Katy: And it isn’t just holidays that trigger this family behavior. I’ve repressed this memory for six years, but it just came back to stab me in the heart. It was when John’s father (my ex-husband) was getting remarried. At the last minute, John’s father uninvited him to his wedding. He’d taken John to the rehearsal dinner without giving him his medication (for ADHD); when John acted up (in a restaurant filled with soon-to-be relatives he’d just met), I was called to pick up my little boy (he was 9 years old) at the restaurant. No amount of negotiation with my ex as to how I would help John prepare for the wedding (even explaining which uncle he felt safest sitting with during the ceremony) made any difference. You can imagine how painful that was for my son — and me.
Has your family criticized you and your parenting skills — either openly or behind your back?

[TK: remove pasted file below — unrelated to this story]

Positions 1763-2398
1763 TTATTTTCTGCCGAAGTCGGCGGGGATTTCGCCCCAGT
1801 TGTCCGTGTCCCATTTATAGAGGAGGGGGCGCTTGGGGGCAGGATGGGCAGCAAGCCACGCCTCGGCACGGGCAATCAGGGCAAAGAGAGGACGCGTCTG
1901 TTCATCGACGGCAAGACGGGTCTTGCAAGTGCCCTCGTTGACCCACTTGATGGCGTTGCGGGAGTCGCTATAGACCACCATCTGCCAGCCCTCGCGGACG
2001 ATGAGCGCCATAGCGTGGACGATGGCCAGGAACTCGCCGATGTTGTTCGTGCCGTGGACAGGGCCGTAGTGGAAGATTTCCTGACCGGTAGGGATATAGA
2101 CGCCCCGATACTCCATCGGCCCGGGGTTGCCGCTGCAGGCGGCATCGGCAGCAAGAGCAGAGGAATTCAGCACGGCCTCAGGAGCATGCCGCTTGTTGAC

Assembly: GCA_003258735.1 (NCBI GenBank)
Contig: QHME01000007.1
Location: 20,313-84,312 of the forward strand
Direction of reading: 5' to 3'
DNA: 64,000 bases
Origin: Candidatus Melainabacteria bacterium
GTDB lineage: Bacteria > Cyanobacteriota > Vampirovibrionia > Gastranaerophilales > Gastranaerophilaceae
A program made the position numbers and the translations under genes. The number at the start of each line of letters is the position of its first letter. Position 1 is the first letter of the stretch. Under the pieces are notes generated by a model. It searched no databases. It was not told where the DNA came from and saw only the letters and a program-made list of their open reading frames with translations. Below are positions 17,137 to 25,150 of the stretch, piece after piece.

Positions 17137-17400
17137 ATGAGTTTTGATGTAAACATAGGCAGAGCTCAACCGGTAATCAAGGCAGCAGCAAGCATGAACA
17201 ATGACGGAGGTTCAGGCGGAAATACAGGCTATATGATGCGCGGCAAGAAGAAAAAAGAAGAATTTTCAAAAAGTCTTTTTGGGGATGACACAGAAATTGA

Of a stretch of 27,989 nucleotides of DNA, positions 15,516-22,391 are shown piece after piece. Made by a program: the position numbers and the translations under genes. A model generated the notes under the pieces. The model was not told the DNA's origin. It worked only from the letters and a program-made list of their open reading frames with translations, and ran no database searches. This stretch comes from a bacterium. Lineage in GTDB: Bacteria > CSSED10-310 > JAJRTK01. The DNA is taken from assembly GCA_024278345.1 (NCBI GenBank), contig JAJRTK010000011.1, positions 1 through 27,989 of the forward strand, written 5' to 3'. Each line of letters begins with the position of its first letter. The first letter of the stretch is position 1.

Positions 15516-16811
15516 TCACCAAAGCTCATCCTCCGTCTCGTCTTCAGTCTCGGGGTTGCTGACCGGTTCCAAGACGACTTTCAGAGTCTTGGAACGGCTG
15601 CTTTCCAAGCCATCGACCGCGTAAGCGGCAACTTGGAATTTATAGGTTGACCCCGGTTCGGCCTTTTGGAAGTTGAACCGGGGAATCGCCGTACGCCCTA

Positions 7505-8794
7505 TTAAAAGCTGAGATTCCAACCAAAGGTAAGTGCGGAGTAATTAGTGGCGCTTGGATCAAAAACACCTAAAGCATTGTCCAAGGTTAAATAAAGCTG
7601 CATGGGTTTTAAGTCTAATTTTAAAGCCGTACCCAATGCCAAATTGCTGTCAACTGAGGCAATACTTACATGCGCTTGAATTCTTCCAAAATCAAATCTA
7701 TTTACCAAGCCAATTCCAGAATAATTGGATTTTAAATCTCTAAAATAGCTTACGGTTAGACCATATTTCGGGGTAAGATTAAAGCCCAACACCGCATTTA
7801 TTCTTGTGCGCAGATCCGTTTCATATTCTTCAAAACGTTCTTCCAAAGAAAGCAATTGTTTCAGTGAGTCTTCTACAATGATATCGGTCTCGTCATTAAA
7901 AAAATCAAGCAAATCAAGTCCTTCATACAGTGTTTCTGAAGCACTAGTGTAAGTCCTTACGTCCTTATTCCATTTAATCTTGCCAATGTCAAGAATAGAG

Anna: Whenever the cousin I mentioned was cruel to my son, and I wanted to correct the situation, I was accused of being overprotective. My sister (the bully’s mother) told me “Kids will be kids.” I wanted just one place where my son could feel safe and accepted. I was devastated that it couldn’t be with my family.
Lynn: My experience was a little different. When Ryan was younger, my parents and siblings used to ask me why I was so strict with him — why I managed his behavior so closely. They told me, “He’s just an active little boy.” I carefully explained that he could go from 20 to 110 miles per hour in about three seconds and that I was trying to prevent him escalating into behavior that they definitely wouldn’t just describe as active! The underlying message my husband and I got was that we were creating Ryan’s behavior by keeping him on such a tight leash.